Intramuscular adrenocorticotropic hormone putatively constitutes the most efficacious treatment for infantile spasms. Adrenocorticotropic hormone in the United States is an "orphan drug," made by a single manufacturer. The price of adrenocorticotropic hormone increased almost 14-fold on August 27, 2007. We sought to evaluate the impact of this price increase on treatment practices at our institution, using a retrospective chart review of all children with infantile spasms treated during 2007-2009. We identified 97 patients whose spasms were treated using antiepileptic drugs, and we determined the length of stay for those hospitalized to initiate adrenocorticotropic hormone. Patients before the price increase were more likely to have been treated with adrenocorticotropic hormone as first medication, and were hospitalized 2.2 ± 0.5 S.D. days for initiation. Patients after the price increase were more likely to have been treated initially with oral antiepileptic drugs rather than adrenocorticotropic hormone (P < 0.002). Those commencing adrenocorticotropic hormone after the price increase were hospitalized significantly longer (5.1 ± 0.6 days S.D., P < 0.001). Treatment choices need to be evidence-based, but other factors often influence them.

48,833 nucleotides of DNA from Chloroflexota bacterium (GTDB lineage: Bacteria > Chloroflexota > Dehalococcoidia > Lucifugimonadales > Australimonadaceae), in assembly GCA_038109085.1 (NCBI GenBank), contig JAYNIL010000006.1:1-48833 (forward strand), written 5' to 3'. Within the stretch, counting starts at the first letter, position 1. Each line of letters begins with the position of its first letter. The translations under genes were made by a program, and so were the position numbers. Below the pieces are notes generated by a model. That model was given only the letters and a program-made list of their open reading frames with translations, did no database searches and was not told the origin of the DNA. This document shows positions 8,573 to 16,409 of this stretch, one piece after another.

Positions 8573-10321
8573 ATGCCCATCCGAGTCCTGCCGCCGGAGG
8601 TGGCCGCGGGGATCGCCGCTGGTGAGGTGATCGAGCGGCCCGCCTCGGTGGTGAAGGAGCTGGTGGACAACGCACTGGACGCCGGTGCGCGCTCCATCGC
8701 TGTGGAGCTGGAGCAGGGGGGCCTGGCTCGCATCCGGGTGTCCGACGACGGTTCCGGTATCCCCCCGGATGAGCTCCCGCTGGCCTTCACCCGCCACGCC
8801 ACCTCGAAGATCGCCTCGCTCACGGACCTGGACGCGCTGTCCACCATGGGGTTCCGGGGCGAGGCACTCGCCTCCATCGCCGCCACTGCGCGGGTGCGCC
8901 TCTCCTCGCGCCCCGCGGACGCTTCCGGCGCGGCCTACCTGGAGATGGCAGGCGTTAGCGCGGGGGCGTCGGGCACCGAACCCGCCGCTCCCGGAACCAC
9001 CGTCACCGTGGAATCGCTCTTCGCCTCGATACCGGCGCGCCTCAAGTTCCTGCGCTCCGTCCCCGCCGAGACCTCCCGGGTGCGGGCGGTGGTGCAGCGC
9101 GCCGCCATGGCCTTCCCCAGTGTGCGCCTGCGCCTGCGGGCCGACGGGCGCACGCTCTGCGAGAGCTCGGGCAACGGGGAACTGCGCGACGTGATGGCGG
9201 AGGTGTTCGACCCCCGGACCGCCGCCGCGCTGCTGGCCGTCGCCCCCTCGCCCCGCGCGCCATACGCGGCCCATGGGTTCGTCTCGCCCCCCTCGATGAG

|Original language||English (US)|
|Number of pages||4|
|State||Published - Sep 1 2010|
ASJC Scopus subject areas
- Pediatrics, Perinatology, and Child Health
- Developmental Neuroscience
- Clinical Neurology